Jennifer Anne Bishop is a woman who believes in preparation. The 31-year-old policy analyst has a bachelor’s in sociology from Cornell University, a master’s in public health from Columbia University, and she’s currently studying for her Ph.D. qualifying exams while completing independent study toward her doctorate dissertation in public health. She’s on track to receive her doctorate from Harvard University in 2007.
Pursuing her education has come with a hefty price tag—about $100,000 in student loans. But Bishop is already seeing her efforts pay off in the $75,000 salary she earns working for the U.S. Department of Health and Human Services. By the time she walks away with her Ph.D., she will be able to command at least a six-figure salary.
Bishop moved from Boston to the Washington, D.C., area last summer when her father passed away. She needed to be closer to her 65-year-old mother. Bishop’s mother suffered a brain aneurysm years ago that left her unable to work and in need of some caretaking. Bishop’s father was her mother’s primary caregiver, and now that responsibility rests with Bishop, her brothers Neal and Peter, and Peter’s fiancée, Felicia.
In order to accommodate her mother, Bishop bought an unfurnished three-bedroom condominium in Burke, Virginia, in November, taking on a $283,000 mortgage. Bishop’s mother is presently living with Peter in Silver Spring, Maryland, and Bishop visits them at least once a week.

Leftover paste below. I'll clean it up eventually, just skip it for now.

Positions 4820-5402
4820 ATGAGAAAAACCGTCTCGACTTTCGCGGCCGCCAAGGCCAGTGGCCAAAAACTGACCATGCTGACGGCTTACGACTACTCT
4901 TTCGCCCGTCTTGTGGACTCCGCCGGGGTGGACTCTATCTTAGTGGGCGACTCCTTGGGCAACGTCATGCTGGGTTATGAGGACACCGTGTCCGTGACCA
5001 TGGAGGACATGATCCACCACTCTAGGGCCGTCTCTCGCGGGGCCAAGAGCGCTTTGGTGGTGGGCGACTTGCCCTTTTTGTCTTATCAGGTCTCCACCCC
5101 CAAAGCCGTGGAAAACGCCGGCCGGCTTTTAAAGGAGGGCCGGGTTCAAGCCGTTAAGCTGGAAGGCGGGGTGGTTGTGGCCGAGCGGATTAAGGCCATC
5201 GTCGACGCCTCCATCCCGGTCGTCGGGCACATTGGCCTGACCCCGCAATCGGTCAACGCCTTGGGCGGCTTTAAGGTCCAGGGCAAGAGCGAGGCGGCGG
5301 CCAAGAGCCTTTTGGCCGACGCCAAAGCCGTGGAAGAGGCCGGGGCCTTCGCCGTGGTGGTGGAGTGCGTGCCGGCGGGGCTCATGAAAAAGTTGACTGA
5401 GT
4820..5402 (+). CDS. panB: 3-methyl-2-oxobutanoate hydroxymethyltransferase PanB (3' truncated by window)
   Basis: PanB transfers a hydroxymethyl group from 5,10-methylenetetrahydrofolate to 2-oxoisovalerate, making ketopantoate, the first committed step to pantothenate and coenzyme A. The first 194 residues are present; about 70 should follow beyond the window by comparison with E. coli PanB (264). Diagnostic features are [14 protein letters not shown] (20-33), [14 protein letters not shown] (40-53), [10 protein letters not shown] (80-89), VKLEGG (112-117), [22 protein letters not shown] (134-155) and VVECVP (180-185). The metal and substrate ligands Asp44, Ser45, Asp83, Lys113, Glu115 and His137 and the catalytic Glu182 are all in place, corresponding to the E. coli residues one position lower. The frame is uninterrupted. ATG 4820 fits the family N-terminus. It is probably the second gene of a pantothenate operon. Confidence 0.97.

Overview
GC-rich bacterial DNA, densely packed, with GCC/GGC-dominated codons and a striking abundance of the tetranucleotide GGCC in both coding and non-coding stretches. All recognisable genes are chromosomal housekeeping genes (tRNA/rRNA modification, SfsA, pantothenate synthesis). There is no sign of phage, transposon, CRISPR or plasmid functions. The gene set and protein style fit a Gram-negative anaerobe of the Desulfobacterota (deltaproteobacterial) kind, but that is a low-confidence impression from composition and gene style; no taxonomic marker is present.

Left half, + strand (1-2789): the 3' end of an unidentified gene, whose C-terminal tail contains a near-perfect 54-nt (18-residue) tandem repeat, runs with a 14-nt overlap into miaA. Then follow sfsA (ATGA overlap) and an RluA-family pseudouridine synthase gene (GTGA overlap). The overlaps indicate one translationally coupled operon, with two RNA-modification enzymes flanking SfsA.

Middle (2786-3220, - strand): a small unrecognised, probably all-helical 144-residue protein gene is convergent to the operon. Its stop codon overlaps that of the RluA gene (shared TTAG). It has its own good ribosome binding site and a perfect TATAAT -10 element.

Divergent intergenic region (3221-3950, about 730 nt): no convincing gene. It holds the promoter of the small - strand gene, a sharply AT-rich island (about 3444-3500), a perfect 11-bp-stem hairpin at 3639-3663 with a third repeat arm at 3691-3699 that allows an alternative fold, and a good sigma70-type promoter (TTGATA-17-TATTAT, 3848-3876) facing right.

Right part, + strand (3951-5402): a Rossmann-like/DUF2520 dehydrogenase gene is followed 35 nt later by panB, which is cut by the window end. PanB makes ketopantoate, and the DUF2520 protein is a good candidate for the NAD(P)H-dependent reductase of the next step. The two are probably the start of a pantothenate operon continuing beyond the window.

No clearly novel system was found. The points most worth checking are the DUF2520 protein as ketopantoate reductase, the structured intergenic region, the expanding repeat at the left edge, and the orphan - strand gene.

Bishop is her mother’s power-of-attorney and she also contributes about $400 each quarter toward her mother’s needs—whatever isn’t covered by her mother’s Social Security benefits. Bishop used to live in a studio apartment, so she has had to deplete her savings and use credit cards to furnish her new place. There will be additional expenses this summer when she completes one of her father’s final requests: He wanted his ashes spread in the family’s Barbados homeland.
Bishop’s savings are down to $1,000 and she has about $2,000 in a checking account. In addition to her student loan debt, she owes $6,500 on her 2001 Nissan Sentra and $8,000 on a few credit cards. When she left Boston, Bishop used up the $4,000 she had in a retirement plan with her previous employer. She had a scholarship that covered tuition but hadn’t yet begun receiving a $7,000-per-semester stipend, which she will lose in May because she earns such a good salary.
Bishop’s father worked a number of jobs, but he never found fulfillment in his work. Instead, he spent his money. “He left quite a bit of debt,” Bishop says. “I don’t want to [do that.]” To that end, she’s willing to curb her penchant for Cole Haan shoes, and she recently joined her employer’s retirement plan and is putting away 1% of her salary.
Bishop is looking forward to rebuilding her savings and hopes to stash $500 to $600 a month. But six months after she graduates, she’ll have to begin paying back her student loans. “I have a lot of student loan debt hanging over my head,” says Bishop. “But I’m going to be